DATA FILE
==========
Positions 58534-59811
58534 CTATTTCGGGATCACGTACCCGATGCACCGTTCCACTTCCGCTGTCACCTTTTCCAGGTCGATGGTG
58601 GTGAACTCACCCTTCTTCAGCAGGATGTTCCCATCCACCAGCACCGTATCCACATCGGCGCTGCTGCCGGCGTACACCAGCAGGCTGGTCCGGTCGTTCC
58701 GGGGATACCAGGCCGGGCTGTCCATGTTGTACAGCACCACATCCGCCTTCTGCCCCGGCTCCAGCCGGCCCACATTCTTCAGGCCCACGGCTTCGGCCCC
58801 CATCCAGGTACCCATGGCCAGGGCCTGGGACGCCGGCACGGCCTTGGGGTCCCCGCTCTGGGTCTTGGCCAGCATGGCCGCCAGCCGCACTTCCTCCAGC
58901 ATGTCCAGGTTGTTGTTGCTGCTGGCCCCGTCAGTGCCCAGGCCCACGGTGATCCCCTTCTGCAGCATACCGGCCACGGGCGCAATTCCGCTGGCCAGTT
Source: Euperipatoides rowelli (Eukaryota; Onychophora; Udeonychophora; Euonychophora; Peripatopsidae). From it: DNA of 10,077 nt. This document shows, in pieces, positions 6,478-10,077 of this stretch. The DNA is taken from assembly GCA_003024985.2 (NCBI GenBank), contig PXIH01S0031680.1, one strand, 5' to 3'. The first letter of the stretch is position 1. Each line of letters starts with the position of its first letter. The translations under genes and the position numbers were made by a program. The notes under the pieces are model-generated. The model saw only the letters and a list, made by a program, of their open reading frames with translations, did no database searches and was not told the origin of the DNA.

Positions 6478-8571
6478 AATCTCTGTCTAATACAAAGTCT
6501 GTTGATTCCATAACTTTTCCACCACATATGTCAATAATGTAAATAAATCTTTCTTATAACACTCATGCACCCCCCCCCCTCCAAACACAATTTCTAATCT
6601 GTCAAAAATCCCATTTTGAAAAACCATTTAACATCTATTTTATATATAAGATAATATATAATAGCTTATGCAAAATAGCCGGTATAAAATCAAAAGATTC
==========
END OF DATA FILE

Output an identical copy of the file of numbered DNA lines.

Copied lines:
Positions 58534-59811
58534 CTATTTCGGGATCACGTACCCGATGCACCGTTCCACTTCCGCTGTCACCTTTTCCAGGTCGATGGTG
58601 GTGAACTCACCCTTCTTCAGCAGGATGTTCCCATCCACCAGCACCGTATCCACATCGGCGCTGCTGCCGGCGTACACCAGCAGGCTGGTCCGGTCGTTCC
58701 GGGGATACCAGGCCGGGCTGTCCATGTTGTACAGCACCACATCCGCCTTCTGCCCCGGCTCCAGCCGGCCCACATTCTTCAGGCCCACGGCTTCGGCCCC
58801 CATCCAGGTACCCATGGCCAGGGCCTGGGACGCCGGCACGGCCTTGGGGTCCCCGCTCTGGGTCTTGGCCAGCATGGCCGCCAGCCGCACTTCCTCCAGC
58901 ATGTCCAGGTTGTTGTTGCTGCTGGCCCCGTCAGTGCCCAGGCCCACGGTGATCCCCTTCTGCAGCATACCGGCCACGGGCGCAATTCCGCTGGCCAGTT
Source: Euperipatoides rowelli (Eukaryota; Onychophora; Udeonychophora; Euonychophora; Peripatopsidae). From it: DNA of 10,077 nt. This document shows, in pieces, positions 6,478-10,077 of this stretch. The DNA is taken from assembly GCA_003024985.2 (NCBI GenBank), contig PXIH01S0031680.1, one strand, 5' to 3'. The first letter of the stretch is position 1. Each line of letters starts with the position of its first letter. The translations under genes and the position numbers were made by a program. The notes under the pieces are model-generated. The model saw only the letters and a list, made by a program, of their open reading frames with translations, did no database searches and was not told the origin of the DNA.

Positions 6478-8571
6478 AATCTCTGTCTAATACAAAGTCT
6501 GTTGATTCCATAACTTTTCCACCACATATGTCAATAATGTAAATAAATCTTTCTTATAACACTCATGCACCCCCCCCCCTCCAAACACAATTTCTAATCT
6601 GTCAAAAATCCCATTTTGAAAAACCATTTAACATCTATTTTATATATAAGATAATATATAATAGCTTATGCAAAATAGCCGGTATAAAATCAAAAGATTC